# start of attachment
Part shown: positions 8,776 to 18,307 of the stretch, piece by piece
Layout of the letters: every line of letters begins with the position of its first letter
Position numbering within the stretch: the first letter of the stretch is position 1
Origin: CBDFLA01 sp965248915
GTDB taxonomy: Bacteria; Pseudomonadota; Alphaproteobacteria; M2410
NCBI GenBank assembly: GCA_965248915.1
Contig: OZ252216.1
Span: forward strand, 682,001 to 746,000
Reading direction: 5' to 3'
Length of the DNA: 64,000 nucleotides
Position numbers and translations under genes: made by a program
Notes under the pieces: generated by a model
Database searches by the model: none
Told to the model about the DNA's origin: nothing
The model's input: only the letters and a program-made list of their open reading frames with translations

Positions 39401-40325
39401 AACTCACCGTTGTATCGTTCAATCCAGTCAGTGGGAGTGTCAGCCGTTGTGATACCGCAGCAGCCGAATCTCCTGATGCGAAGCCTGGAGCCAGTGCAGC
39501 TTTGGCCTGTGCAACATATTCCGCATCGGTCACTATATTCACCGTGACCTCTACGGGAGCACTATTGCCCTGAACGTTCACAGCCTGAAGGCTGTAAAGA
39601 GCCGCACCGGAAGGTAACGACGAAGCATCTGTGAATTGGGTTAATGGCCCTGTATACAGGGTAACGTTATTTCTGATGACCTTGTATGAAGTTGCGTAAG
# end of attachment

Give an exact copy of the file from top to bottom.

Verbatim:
Part shown: positions 8,776 to 18,307 of the stretch, piece by piece
Layout of the letters: every line of letters begins with the position of its first letter
Position numbering within the stretch: the first letter of the stretch is position 1
Origin: CBDFLA01 sp965248915
GTDB taxonomy: Bacteria; Pseudomonadota; Alphaproteobacteria; M2410
NCBI GenBank assembly: GCA_965248915.1
Contig: OZ252216.1
Span: forward strand, 682,001 to 746,000
Reading direction: 5' to 3'
Length of the DNA: 64,000 nucleotides
Position numbers and translations under genes: made by a program
Notes under the pieces: generated by a model
Database searches by the model: none
Told to the model about the DNA's origin: nothing
The model's input: only the letters and a program-made list of their open reading frames with translations

Positions 39401-40325
39401 AACTCACCGTTGTATCGTTCAATCCAGTCAGTGGGAGTGTCAGCCGTTGTGATACCGCAGCAGCCGAATCTCCTGATGCGAAGCCTGGAGCCAGTGCAGC
39501 TTTGGCCTGTGCAACATATTCCGCATCGGTCACTATATTCACCGTGACCTCTACGGGAGCACTATTGCCCTGAACGTTCACAGCCTGAAGGCTGTAAAGA
39601 GCCGCACCGGAAGGTAACGACGAAGCATCTGTGAATTGGGTTAATGGCCCTGTATACAGGGTAACGTTATTTCTGATGACCTTGTATGAAGTTGCGTAAG